Patients have said that they, “often have to repeat their information and tell their story multiple times.” The new service will stop this from happening.


Can someone come with me to my care planning appointment?

Yes, you can bring someone with you. You are welcome to bring a carer, relative or friend with you to any of your care planning appointments. You may want that person to take part in the discussion, or simply to be there to support you.

Please don’t be afraid to ask any questions you may have, or to be open with your GP.

The new care service is focused on improving your care and we can do that best with your help and participation.


What if I need an interpreter?

If you need an interpreter to help you at your appointment, please ask us or let the person booking your appointment know at the time of booking.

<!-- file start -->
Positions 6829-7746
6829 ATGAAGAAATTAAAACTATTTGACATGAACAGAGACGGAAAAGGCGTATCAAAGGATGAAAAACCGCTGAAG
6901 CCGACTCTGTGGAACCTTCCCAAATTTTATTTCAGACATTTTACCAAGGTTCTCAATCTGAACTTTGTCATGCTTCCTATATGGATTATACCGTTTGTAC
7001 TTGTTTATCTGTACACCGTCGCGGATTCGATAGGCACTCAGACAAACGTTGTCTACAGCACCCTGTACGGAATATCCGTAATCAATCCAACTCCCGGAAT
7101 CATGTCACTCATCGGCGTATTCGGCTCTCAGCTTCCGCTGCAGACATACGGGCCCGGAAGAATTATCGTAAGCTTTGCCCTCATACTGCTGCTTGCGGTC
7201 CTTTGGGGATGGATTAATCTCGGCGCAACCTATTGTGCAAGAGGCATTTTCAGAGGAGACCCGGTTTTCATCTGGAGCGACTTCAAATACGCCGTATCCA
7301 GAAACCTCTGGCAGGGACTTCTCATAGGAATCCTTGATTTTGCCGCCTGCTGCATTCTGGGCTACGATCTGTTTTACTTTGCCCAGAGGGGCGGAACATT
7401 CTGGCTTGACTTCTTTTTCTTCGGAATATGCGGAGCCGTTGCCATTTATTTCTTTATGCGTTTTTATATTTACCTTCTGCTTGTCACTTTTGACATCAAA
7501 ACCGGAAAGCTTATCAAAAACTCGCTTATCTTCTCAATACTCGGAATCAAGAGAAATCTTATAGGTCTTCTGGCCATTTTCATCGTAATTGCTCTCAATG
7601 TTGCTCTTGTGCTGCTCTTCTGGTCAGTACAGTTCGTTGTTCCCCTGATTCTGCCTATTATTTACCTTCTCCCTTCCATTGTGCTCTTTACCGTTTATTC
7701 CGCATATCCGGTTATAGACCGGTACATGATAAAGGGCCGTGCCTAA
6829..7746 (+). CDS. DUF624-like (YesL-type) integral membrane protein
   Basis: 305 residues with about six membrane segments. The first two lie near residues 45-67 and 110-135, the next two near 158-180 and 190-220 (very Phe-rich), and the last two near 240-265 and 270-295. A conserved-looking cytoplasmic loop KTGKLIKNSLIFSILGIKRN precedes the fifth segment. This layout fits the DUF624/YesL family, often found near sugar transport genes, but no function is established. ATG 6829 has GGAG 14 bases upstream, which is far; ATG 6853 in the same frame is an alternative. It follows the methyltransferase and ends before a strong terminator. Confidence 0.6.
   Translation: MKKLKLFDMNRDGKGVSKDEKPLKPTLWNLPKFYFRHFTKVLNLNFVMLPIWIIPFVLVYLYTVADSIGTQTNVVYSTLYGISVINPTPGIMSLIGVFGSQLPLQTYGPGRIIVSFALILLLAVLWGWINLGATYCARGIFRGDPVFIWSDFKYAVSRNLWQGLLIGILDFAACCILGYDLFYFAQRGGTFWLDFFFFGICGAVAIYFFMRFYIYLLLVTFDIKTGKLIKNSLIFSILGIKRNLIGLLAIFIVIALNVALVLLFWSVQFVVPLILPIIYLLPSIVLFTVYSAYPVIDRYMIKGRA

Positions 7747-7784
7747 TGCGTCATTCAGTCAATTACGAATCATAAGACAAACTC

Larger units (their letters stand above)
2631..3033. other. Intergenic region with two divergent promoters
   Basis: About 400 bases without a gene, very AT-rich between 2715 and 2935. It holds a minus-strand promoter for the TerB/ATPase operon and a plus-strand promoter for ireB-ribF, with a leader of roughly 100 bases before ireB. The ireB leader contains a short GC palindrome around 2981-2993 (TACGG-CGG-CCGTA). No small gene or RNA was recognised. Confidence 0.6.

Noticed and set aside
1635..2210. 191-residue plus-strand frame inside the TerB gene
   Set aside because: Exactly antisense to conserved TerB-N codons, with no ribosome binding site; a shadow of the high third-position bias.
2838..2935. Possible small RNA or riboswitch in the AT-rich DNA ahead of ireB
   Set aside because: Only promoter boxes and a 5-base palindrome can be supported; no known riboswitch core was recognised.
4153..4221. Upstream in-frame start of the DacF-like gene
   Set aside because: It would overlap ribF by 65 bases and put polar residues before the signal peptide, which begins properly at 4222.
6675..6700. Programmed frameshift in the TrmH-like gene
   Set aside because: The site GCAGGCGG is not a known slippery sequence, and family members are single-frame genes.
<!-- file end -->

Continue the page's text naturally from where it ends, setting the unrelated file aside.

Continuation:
What are Integrated Care Centres? Do I need to go there?

Integrated Care Centres are dedicated spaces that bring together key services in one place under one roof. The centres have been designed to offer a wide range of care and support services for your convenience.

There are two Integrated Care Centres:


The St Charles Integrated Care Centre, in Ladbroke Grove

St Charles Centre for Health and Wellbeing

Exmoor Street


W10 6DZ

Telephone: 0208 962 4600



The Violet Melchett Integrated Care Centre, near Chelsea Old Town Hall

30 Flood Walk



Telephone: 020 7349 2802


Maps to each of the centres are available on their webpages.


How do I get to an Integrated Care Centre?

If you are unable to travel to an Integrated Care Centre on your own please ask us or let the person booking your appointment know at the time of booking.


Any questions?

If you have any more questions about the new way of providing care for older people in West London, please contact your GP who will be happy to help you. Or visit our webpage: /your-services/older-adults-aged-65-and-over.aspx